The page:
Johnson Controls, a global leader for smart, healthy and sustainable buildings, has announced the release of the new TrueSite Workstation building system information unit (BSIU).
This unit allows for easier control of facility fire and life safety networks from a single location while improving site safety and reactivity, said a statement from the company.
With this, Johnson Controls has become one of the first companies in the fire protection industry to offer a BSIU that eliminates the need for costly UL864-listed computers while providing a vastly improved graphic interface.
The new TrueSite Workstation BSIU offers significant cost savings for end users compared to previous systems that had to be UL864-Listed.
Updates to the 2019 edition of NFPA-72 now permit fire alarm systems to be monitored and controlled using the BSIU when it is in the same room as the fire alarm control unit. While the BSIU replicates the functions of the fire alarm control unit, it makes controlling the system simpler, provides easier to understand information and overall, better instructs operators on proper alert responses.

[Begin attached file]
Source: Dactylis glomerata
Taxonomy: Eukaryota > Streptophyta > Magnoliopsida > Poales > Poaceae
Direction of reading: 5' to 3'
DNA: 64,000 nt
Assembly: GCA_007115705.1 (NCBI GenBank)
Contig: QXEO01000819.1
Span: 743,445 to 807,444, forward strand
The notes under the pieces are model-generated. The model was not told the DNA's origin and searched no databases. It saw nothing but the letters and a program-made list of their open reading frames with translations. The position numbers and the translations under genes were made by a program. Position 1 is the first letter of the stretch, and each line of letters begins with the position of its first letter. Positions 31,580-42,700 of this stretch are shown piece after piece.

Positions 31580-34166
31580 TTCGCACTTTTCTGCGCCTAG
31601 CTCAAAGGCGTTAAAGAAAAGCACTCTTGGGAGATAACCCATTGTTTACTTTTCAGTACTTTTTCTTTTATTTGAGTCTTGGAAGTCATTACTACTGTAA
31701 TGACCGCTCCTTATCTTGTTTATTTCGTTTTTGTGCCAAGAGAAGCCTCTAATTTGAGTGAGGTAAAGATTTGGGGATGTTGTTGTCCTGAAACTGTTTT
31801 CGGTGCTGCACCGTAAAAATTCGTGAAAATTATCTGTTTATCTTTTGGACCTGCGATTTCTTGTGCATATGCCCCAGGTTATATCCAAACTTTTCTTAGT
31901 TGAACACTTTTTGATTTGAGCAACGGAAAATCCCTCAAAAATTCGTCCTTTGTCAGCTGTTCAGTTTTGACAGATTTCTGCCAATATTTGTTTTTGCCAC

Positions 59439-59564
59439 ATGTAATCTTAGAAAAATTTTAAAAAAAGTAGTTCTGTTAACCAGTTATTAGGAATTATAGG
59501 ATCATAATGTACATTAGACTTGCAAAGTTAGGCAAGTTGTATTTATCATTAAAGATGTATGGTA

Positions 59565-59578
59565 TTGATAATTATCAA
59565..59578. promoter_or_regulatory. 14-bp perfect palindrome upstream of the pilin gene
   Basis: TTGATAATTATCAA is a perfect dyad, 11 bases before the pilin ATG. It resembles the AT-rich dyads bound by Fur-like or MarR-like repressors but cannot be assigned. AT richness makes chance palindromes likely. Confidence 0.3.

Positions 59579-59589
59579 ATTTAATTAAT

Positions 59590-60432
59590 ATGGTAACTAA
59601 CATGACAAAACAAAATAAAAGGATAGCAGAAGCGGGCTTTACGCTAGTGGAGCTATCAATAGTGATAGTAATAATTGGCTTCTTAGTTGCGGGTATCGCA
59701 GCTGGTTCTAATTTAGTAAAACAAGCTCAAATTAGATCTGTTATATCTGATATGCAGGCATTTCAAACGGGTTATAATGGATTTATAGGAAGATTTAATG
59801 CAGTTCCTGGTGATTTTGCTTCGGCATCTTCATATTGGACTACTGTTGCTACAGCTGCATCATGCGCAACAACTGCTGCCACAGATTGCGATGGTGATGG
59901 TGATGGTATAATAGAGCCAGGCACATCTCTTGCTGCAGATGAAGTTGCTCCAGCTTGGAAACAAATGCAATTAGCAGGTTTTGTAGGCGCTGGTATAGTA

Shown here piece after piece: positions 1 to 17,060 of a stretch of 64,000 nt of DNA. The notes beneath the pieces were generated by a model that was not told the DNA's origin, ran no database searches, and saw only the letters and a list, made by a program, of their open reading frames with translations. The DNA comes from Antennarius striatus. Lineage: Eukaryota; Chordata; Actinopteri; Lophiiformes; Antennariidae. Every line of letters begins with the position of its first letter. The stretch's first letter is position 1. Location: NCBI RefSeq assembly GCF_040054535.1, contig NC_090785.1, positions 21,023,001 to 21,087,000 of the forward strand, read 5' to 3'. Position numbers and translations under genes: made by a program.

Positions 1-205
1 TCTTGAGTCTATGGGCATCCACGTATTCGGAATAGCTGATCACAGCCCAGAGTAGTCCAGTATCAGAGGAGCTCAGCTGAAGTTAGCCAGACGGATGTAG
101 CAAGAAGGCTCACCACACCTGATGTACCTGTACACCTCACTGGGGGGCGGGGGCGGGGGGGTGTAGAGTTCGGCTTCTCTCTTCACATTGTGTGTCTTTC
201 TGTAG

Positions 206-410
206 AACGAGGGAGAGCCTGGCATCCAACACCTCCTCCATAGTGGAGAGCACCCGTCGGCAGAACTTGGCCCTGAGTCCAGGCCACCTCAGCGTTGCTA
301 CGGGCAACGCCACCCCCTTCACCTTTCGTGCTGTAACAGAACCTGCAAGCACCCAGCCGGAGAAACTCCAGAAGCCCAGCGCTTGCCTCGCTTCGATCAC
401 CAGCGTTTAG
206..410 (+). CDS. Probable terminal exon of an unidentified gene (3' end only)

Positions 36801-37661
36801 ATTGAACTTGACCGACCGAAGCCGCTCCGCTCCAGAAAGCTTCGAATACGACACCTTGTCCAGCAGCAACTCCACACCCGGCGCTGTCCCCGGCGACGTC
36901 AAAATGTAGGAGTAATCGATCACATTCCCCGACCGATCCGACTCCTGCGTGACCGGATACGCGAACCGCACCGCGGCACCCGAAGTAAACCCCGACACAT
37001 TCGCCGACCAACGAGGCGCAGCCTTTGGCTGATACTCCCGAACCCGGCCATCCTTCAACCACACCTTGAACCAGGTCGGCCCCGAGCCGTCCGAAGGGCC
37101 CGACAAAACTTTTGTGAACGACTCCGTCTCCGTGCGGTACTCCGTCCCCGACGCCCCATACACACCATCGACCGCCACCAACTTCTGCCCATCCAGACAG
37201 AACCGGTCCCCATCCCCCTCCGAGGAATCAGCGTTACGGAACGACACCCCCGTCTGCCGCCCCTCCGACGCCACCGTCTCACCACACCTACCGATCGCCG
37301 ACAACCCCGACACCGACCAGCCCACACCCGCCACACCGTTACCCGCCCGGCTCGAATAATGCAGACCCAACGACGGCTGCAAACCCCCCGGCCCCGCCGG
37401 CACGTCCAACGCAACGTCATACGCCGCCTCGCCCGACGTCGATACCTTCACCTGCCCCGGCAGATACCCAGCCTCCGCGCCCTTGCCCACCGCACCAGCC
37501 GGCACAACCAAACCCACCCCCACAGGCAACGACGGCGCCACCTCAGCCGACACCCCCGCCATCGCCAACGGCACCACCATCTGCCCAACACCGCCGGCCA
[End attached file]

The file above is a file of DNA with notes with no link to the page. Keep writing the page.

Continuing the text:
"Facilities no longer need an expert operator on site to run diagnostics, create reports or change system parameters," remarked Tony Gryscavage, director of product management, Johnson Controls.
"Instead, the graphic displays and controls make the system easy to use with minimum training, allowing quicker responses to alerts and helping improve overall facility safety," he stated.
The TSW BSIU effectively reduces operating costs while offering an equal or better interface for everyday operators. Even at a lower cost, the integrity of lifesaving functionality remains as strong as ever.
"It now offers redundant yet far more intuitive operations to the systems already in the control room. For example, if an alarm comes in from a school chemistry lab, a local system operator will see and hear the alarm and understand the location based on a digital floorplan," said Gryscavage.
"The TrueSite Workstation BSIU gives the operator instructions on how to respond, who to call and what sort of hazardous materials might be in the room,” Gryscavage explains. “This helps ensure the right response and can save precious time – and potentially save lives – during an emergency," he added.-TradeArabia News Service